FORT GREENE — A suspect who became sick in police custody in a Brooklyn station house died after waiting four hours for an ambulance, DNAinfo New York has learned.
Angel Cordero, 39, was being held in the 88th Precinct after he was arrested at roughly 4 a.m. on the Fourth of July and accused of attacking his 48-year-old girlfriend with a knife at the corner of Myrtle and Carlton avenues.
Cops brought Cordero to the station house and put him in a holding cell, but before he was even processed he began to exhibit signs of distress, sources said. Cops called for an ambulance, and one from a private local service responded and brought Cordero to nearby Woodhull Hospital.
During the next hour, Cordero was treated for an undisclosed ailment, and then driven back to the station house by cops and returned to the holding cell, where he remained until the following morning.
At 1:40 a.m. on July 5, Cordero began to show signs of distress again — and the cops this time made their initial call to the FDNY/EMS for an ambulance to tend to “a sick patient.”
EMS dispatchers told the cops that there were no ambulances available because they were tied up dealing with post-Fourth of July incidents around the borough, according to sources.
“There was a scarcity of ambulances that morning,” one source said, “and they were tied up all over on Fourth of July related calls.”
The source said cops at the 88th Precinct did not believe that Cordero’s condition required emergency care — the officers said it was “non-critical.”
They decided to monitor Cordero as they waited for paramedics to become available, sources said.
At roughly 3 a.m., however, the cops at the 88th Precinct called again for an ambulance, sources said. They were again told there were no available paramedics.
At 5:27 a.m., Cordero started to have a massive seizure in the holding cell, according to a police report.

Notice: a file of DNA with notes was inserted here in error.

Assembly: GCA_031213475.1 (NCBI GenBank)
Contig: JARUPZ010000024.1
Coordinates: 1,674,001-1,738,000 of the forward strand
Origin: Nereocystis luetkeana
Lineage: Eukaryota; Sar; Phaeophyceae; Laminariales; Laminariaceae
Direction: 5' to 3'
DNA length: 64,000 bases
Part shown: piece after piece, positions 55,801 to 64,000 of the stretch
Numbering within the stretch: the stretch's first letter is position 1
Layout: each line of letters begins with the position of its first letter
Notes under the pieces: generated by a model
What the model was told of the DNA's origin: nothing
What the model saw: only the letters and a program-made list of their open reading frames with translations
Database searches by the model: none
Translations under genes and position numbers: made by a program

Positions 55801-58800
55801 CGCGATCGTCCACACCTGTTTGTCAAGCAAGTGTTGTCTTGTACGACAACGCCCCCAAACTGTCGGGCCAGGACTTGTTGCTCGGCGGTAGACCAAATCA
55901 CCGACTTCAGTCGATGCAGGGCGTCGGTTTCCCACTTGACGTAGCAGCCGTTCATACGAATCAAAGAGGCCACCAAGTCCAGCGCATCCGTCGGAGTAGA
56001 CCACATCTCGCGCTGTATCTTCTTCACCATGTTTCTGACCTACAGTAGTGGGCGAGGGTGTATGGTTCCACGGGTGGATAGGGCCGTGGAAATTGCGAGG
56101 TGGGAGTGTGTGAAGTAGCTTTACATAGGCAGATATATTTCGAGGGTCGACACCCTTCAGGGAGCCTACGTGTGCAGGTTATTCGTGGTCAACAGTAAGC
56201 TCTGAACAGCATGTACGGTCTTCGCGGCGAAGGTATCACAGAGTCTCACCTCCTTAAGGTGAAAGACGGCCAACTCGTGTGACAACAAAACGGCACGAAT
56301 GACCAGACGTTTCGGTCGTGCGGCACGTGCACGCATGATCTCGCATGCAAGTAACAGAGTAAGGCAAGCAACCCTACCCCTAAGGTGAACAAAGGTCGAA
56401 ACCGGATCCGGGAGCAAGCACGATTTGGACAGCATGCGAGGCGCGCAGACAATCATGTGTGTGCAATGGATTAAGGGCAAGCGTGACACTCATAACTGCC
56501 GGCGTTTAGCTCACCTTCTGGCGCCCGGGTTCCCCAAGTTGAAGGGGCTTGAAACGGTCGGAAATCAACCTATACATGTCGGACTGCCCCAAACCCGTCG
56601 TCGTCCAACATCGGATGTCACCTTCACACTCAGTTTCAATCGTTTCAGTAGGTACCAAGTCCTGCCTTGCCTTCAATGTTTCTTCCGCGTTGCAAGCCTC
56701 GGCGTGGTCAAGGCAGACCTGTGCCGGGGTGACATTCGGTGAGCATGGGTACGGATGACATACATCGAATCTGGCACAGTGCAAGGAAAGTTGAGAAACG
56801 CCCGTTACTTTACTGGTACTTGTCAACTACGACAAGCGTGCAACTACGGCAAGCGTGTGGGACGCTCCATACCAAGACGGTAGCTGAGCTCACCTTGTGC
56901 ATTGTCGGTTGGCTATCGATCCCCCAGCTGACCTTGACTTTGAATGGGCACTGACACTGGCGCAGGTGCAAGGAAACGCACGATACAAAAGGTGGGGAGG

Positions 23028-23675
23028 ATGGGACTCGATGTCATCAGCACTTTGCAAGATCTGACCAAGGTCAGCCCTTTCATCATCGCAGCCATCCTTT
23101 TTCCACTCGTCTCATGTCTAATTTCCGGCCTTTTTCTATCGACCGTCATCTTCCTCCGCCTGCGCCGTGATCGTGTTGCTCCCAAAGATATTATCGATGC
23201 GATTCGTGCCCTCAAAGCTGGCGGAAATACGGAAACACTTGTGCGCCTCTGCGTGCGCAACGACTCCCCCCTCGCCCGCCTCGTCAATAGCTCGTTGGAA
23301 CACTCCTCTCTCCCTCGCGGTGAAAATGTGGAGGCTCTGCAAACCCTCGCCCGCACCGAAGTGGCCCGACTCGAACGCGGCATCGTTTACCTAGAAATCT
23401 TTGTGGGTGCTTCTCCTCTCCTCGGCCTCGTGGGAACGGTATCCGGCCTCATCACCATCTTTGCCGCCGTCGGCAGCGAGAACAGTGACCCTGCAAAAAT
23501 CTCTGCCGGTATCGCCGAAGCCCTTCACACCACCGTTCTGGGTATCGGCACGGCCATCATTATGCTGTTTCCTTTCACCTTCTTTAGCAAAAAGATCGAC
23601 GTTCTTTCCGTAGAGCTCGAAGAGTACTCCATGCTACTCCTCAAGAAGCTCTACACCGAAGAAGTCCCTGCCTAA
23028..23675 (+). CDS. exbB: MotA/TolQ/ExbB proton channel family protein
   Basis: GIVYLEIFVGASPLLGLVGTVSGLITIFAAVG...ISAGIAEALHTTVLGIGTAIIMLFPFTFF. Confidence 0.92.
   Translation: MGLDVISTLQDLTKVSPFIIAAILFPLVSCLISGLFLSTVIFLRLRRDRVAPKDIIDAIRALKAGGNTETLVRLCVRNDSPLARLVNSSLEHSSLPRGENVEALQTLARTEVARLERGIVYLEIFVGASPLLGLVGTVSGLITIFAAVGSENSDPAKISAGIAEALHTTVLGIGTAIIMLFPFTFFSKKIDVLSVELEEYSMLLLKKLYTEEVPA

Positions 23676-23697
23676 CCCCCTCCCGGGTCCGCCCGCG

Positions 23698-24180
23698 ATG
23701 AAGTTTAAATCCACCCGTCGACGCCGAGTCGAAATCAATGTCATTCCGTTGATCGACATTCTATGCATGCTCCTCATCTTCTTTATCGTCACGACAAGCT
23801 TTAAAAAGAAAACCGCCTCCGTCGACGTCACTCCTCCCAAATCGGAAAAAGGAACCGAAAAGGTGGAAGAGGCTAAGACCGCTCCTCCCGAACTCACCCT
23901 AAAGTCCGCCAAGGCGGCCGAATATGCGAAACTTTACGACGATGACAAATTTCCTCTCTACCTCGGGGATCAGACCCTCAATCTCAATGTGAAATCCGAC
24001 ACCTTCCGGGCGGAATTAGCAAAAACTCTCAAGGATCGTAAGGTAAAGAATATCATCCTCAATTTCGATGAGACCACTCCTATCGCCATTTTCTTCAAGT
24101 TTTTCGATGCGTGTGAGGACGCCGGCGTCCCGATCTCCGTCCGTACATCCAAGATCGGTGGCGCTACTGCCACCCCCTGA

This time the cops radioed and called 911 reporting they now had a full-blown medical emergency on their hands.
But by the time paramedics were dispatched, Cordero had died in the cell, sources said.
The snafu raises serious questions about why the EMS never sent an ambulance during the four-hour ordeal and why the cops failed to drive Cordero back to the hospital themselves instead of waiting interminably for paramedics.
Police commissioner Ray Kelly commented on Cordero's death at an unrelated press conference.
''The only thing I can tell you is any death in police custody is intensely investigated by the Internal Affairs Bureau. That's what's going on now," he said.
FDNY/EMS sources said an average Thursday overnight tour is usually quiet, with a small number of ambulances at the ready. But because this was the night of July 4, the EMS put 15 additional ambulances on the roads in anticipation of heavier volume, particularly in Brooklyn.
Sources said the volume of calls that night was even higher than anticipated.
An FDNY/EMS spokesman said units that morning were relocated to high volume areas and handling cases based on the severity of the incident.
The NYPD call regarding Cordero said they had "a sick person" in the precinct and "we responded accordingly, based on protocols, availability of units and priority," the spokesman said.
The NYPD did not immediately respond to an email seeking comment.
But a veteran police official said cops have to follow strict procedures regarding prisoners and that taking initiative to bring the prisoner directly to the hospital may seem like common sense, but the move would likely get them in trouble.
Woodhull Hospital officials were not immediately available to discuss Cordero's case, but medical care is generally confidential.
The city’s Office of the Chief Medical Examiner has yet to determine Cordero’s cause of death and is awaiting toxicological test results, a spokesperson said.
Trevor Kapp and Gustavo Solis contributed reporting.